This story originally appeared on CampusReform.org and was posted by Campus Services Coordinator Leigha Caron:
Editor's Note: Boston College's independent conservative newspaper, The BC Observer, researched and published the overwhelming disparity in political donations made by the campus faculty. This information is of great interest to conservative alumni and prospective students; it can also garner significant media attention, as George Washington University's Young America's Foundation chapter learned when mentioned in The Washington Post. If you're eager to demonstrate blatant bias at your college, and earn recognition for your group by doing so, click here for step-by-step instructions on how to conduct this research.
by JP Bonner
Boston College employees gave $53,753 to Democrats and $3,257 to Republicans over the last election cycle, according to disclosures released by the Federal Election Commission (FEC). Sixty-two faculty members contributed to the Democratic total, while four donated to the Republican total.
University donations to political campaigns generally lean towards the left, and five higher education institutions appear in Barack Obama's top 20 donor organizations, including Harvard and Columbia. Employees at the University of California alone donated nearly a million dollars to his campaign. Education was Obama's third largest industry, giving him just under twenty million dollars (John McCain received only 1.6 million from this same demographic).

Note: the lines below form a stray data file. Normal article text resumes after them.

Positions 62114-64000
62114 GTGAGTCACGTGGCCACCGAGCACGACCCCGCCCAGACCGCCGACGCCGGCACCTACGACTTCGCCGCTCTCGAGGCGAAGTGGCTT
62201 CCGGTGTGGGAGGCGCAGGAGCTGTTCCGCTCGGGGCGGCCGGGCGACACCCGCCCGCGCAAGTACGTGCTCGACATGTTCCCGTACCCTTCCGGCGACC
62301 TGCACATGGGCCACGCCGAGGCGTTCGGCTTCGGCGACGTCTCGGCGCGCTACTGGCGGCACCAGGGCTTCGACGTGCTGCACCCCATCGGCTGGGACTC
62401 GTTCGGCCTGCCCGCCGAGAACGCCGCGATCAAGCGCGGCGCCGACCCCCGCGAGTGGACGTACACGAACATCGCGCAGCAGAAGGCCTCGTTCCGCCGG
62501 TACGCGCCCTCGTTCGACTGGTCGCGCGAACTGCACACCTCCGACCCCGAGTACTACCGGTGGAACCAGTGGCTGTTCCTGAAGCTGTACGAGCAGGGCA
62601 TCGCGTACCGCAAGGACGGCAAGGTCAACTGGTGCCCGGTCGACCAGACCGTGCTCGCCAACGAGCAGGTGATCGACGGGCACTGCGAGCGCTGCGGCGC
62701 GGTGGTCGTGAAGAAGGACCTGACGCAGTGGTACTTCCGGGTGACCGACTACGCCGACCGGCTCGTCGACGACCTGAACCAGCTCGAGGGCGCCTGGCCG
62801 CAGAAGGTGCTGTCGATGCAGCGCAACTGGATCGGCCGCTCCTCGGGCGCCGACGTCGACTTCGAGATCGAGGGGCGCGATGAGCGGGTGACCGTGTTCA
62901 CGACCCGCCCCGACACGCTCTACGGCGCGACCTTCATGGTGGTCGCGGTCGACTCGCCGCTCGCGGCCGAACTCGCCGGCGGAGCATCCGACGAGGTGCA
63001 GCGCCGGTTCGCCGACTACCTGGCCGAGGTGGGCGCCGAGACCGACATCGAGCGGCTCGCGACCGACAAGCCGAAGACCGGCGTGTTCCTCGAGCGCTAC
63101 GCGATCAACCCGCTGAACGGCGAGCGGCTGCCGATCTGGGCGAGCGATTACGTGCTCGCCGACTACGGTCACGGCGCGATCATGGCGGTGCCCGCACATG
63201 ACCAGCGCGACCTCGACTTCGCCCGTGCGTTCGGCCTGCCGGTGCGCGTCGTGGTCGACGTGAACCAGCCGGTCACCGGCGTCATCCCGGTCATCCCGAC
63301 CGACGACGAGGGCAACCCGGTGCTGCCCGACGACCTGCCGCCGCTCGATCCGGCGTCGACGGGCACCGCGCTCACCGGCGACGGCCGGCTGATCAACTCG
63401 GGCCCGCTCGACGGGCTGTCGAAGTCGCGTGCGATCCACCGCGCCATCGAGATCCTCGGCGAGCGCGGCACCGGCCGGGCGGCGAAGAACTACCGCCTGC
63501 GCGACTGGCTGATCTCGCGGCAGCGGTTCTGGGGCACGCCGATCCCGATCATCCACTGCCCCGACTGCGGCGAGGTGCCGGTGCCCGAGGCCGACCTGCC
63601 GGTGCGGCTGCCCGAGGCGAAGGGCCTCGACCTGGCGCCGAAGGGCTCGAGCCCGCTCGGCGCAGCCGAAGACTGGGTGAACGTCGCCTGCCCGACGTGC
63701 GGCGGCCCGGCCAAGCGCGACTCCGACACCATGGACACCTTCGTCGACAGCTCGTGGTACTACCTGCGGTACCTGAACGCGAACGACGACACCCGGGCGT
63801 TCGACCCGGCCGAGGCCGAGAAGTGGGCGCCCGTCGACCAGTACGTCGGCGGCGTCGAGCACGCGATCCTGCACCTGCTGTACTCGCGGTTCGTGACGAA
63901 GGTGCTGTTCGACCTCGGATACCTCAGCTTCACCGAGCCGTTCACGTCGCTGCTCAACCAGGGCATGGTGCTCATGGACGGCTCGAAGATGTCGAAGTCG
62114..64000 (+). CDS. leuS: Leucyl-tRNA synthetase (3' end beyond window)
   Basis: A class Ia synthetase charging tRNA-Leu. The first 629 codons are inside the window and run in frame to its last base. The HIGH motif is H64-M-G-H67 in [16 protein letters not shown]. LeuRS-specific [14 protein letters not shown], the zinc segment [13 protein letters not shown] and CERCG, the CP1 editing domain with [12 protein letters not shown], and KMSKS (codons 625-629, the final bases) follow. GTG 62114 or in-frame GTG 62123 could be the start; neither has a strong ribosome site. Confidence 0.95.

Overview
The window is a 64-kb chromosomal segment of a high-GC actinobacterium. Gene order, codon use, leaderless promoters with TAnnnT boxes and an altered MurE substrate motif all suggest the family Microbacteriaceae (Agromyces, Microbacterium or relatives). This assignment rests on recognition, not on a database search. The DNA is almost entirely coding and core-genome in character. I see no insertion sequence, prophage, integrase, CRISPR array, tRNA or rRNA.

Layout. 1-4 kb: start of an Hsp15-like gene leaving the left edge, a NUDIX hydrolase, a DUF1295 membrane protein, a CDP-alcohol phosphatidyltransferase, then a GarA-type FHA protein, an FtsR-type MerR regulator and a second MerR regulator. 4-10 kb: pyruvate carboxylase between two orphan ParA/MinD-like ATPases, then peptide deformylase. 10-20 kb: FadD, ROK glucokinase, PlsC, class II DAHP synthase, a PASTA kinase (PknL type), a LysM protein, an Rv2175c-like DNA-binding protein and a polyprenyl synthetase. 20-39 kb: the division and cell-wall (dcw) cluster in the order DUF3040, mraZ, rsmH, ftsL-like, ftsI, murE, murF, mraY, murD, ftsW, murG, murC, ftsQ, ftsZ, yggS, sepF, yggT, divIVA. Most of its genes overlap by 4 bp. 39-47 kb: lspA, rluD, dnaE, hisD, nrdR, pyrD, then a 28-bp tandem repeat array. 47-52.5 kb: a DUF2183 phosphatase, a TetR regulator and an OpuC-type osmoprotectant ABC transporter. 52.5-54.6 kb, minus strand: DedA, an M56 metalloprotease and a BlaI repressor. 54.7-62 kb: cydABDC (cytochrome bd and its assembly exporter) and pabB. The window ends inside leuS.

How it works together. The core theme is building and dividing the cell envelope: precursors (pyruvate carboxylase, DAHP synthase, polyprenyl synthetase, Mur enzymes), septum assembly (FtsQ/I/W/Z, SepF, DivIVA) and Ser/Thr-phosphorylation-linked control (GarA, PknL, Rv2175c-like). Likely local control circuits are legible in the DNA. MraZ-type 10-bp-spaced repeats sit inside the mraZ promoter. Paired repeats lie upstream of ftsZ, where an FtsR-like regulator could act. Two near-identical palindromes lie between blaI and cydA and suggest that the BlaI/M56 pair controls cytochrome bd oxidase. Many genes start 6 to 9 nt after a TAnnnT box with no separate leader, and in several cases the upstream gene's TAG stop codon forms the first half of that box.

Dr. Catherine Mooney, an associate professor at the school of Theology and Ministry at Boston College, explained her contribution to the Obama campaign. "This election was the most interesting election I recall," she said. "It touched on a host of issues related to human dignity and justice, including how best to promote peace, economic equality, racial harmony, environmental responsibility, access to health care and education, immigrants' rights, and the sanctity of human life."
Interestingly, BC political contributions were split drastically by gender and employment type. All four Republican donors were male, and two were university administrators. The Democratic total was a broader sample of BC employees. The donor disparity was echoed in donation amounts: Republican donations averaged $814, compared to a $200 Democratic average. While other administrators did contribute to Democratic campaigns, their participation was nowhere near the 50% figure posted by Republican administrators.
The only Republican donor willing to comment, Associate Director of Public Affairs Reid Oslin, was dismissive of trends among BC employees. "Offering support to a political candidate is an individual choice, and not related in any way to my employment at Boston College," he stated.
But election data seems to support the commonly held sentiment that the Boston College administration is more conservative than at comparable schools. Certainly Republican employees are more likely to be administrators, but this does not imply that the administration leans in any particular political direction. Some conservative BC policies, such as an aversion to contraceptive programs and penalties on substance abuse, come from its adherence to Jesuit, Catholic values.